I’ve been a dedicated Greyhound Rider for years. I’ve grown accustomed to the drivers who treat you with the type of customer service typically reserved for convicts being escorted to federal prison, the disturbing and unforgettable lines you hear other passengers exclaim in the middle of the night (my favorite: “If anyone finds a pack of Newports on the bus, do not smoke them…they are laced!”)…I remember first hearing that macabre news story about the guy on a Greyhound in Montreal who beheaded the passenger sitting next to him. The driver pulled over and everyone ran out. Later on the news people expressed shock that this could happen on a Greyhound. Frankly, I was surprised the bus even stopped. That’s unprofessional for Greyhound standards. Usually they just keep on going and hope the shit sorts itself out in the back. “Finish cutting off his head and sit back down…it’s a long way to Cleveland.” 
   But none of this could prepare me for my first Chinatown Bus Experience. 
   I was taking a bus from New York City to Toledo, OH for the suspiciously low price of 7 dollars. 
   If you’ve never been on a Chinatown bus, the way it works is you board on Allen Street, ask the driver if this is the right bus, he responds in Chinese, and then you sit down and hope for the best.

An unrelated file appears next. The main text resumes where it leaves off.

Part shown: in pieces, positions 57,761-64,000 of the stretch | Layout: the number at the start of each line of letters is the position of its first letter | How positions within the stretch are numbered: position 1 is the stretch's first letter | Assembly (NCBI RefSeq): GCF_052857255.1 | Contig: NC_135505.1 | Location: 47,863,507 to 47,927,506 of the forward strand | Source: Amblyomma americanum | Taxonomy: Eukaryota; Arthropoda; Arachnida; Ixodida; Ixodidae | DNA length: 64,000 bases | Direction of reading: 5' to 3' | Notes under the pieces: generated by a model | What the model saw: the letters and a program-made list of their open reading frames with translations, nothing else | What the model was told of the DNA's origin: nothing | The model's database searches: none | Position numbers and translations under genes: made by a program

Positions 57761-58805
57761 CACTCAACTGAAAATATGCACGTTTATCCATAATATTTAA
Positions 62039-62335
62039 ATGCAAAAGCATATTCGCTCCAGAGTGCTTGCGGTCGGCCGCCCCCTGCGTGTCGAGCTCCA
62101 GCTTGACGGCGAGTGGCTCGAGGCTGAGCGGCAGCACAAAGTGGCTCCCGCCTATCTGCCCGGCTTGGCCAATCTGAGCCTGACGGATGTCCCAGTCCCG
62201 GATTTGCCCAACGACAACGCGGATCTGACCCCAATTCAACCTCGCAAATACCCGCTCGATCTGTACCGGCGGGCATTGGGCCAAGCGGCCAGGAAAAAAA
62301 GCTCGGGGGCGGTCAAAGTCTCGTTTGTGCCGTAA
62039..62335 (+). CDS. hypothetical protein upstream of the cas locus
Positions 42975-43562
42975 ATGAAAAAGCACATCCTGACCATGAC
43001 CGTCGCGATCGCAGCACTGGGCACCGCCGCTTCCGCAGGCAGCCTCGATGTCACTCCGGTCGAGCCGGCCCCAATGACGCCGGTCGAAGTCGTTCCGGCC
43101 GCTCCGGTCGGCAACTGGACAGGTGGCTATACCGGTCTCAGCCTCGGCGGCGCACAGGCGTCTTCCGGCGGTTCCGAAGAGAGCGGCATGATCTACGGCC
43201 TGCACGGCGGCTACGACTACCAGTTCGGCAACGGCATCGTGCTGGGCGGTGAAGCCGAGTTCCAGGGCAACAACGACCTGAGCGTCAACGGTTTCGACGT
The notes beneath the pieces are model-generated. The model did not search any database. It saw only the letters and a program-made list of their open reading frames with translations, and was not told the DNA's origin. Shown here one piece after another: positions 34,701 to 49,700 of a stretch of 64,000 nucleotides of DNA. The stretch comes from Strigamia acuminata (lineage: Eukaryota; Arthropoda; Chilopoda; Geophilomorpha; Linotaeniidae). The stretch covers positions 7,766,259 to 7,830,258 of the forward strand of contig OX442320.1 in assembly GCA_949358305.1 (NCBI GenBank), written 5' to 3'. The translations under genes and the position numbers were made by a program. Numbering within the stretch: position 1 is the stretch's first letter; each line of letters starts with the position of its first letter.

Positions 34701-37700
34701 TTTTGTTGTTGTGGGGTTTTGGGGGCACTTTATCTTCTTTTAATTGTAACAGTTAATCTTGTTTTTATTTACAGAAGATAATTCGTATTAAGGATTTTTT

Right before we departed, a middle-aged, Hispanic man wearing a Jurassic Park T-Shirt sat down next to me, sobbed uncontrollably for two minutes, and then fell  asleep on my shoulder. 
   At this point, sweat was cascading down my forehead. The website said the bus was fully air-conditioned but failed to mention the somewhat crucial detail that they don’t turn it on. We complained to the driver that it was too hot, he politely explained something in Chinese, and then we were off. 
   About 10 minutes into the ride the air finally came on. I remember pressing my hands up to the vent. My heart was bubbling with gratitude for the driver. I truly loved him. Ten minutes into the trip and I was already experiencing Stockholm Syndrome. 
   The GPS said it took 8 and half hours to get to Toledo, but the ticket ominously said we would get there in six. 
   Across from me was a Chinese man in a denim jacket listening to a blue tooth speaker on full volume.